N2 - OBJECTIVE: To assess the provisions made for the transfer of adolescents with juvenile idiopathic arthritis to adult rheumatology clinics in the UK and the impact of a transitional care programme. METHODS: An audit of the documentation of the provisions made for transfer in 10 centres participating in a controlled trial of transitional care. Each centre conducted a retrospective case note audit of the recent patients transferred to adult care before and 12-24 months after the start of the trial. Demographic details, age when transition was first discussed, age at transfer, transitional issues, multidisciplinary team involvement, adolescent self advocacy, and readiness were documented. RESULTS: There were improvements at follow up in documentation of transitional issues, disease specific educational needs, adolescent readiness, and parental needs with the exception of dental care, dietary calcium, and home exercise programmes. The age at which the concept of an independent clinic visit was introduced was lower (mean (SD): 16.8 (1.06) v 15.8 (1.46) years, p = 0.01) but there were no other changes in age related transitional milestones. Significantly more participants had preparatory visits to the adult clinic, had a transition plan, and had joint injections while awake at follow up. CONCLUSIONS: The improvement in documentation suggests that involvement in the research project increased awareness of transitional issues. The difficulty of changing policy into practice was highlighted, with room for improvement, particularly at the paediatric/adult interface. The reasons for this are likely to be multiple, including resources and lack of specific training.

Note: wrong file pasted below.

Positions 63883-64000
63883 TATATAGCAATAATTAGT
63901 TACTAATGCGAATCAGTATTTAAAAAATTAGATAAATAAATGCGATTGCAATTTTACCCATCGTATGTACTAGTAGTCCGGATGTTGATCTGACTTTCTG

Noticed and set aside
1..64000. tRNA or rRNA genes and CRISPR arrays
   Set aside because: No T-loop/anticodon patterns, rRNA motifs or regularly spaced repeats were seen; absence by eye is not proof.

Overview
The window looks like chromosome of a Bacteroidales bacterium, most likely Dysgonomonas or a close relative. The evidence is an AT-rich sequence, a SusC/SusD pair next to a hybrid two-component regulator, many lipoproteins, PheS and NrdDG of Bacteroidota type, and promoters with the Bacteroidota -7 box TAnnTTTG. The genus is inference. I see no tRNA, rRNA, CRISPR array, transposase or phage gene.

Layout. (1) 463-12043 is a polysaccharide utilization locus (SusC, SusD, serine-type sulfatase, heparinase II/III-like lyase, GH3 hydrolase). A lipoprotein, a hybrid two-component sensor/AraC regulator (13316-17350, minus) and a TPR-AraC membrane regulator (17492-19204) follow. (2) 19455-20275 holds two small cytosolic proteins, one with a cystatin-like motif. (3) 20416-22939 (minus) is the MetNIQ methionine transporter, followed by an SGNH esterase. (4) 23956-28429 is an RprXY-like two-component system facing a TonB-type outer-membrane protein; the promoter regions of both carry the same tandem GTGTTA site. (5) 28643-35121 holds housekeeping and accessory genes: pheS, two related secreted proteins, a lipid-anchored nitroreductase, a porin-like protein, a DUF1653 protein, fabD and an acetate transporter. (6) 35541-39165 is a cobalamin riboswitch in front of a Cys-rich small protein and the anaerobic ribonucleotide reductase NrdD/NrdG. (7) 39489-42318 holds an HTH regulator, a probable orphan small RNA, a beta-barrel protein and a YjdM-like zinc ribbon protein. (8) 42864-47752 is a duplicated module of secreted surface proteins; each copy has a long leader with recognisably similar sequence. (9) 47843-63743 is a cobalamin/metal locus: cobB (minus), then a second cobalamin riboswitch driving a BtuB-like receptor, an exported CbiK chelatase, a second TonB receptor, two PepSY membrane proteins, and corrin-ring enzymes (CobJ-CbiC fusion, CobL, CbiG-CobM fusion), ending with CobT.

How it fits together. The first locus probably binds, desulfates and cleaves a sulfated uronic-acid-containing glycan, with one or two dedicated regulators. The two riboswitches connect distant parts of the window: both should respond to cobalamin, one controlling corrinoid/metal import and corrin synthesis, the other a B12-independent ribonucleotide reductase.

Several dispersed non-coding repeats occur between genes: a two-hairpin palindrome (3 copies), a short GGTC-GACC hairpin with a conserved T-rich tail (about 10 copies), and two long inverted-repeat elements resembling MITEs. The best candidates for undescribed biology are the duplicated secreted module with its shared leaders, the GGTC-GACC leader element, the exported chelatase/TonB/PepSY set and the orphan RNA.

AB - OBJECTIVE: To assess the provisions made for the transfer of adolescents with juvenile idiopathic arthritis to adult rheumatology clinics in the UK and the impact of a transitional care programme. METHODS: An audit of the documentation of the provisions made for transfer in 10 centres participating in a controlled trial of transitional care. Each centre conducted a retrospective case note audit of the recent patients transferred to adult care before and 12-24 months after the start of the trial. Demographic details, age when transition was first discussed, age at transfer, transitional issues, multidisciplinary team involvement, adolescent self advocacy, and readiness were documented. RESULTS: There were improvements at follow up in documentation of transitional issues, disease specific educational needs, adolescent readiness, and parental needs with the exception of dental care, dietary calcium, and home exercise programmes. The age at which the concept of an independent clinic visit was introduced was lower (mean (SD): 16.8 (1.06) v 15.8 (1.46) years, p = 0.01) but there were no other changes in age related transitional milestones. Significantly more participants had preparatory visits to the adult clinic, had a transition plan, and had joint injections while awake at follow up. CONCLUSIONS: The improvement in documentation suggests that involvement in the research project increased awareness of transitional issues. The difficulty of changing policy into practice was highlighted, with room for improvement, particularly at the paediatric/adult interface. The reasons for this are likely to be multiple, including resources and lack of specific training.

UR - http://www.scopus.com/inward/record.url?scp=29144479889&partnerID=8YFLogxK

U2 - 10.1136/ard.2004.032292

DO - 10.1136/ard.2004.032292

M3 - Article

C2 - 15994281

VL - 65

SP - 74

EP - 80

JO - Annals of the Rheumatic Diseases

JF - Annals of the Rheumatic Diseases

SN - 0003-4967

ER -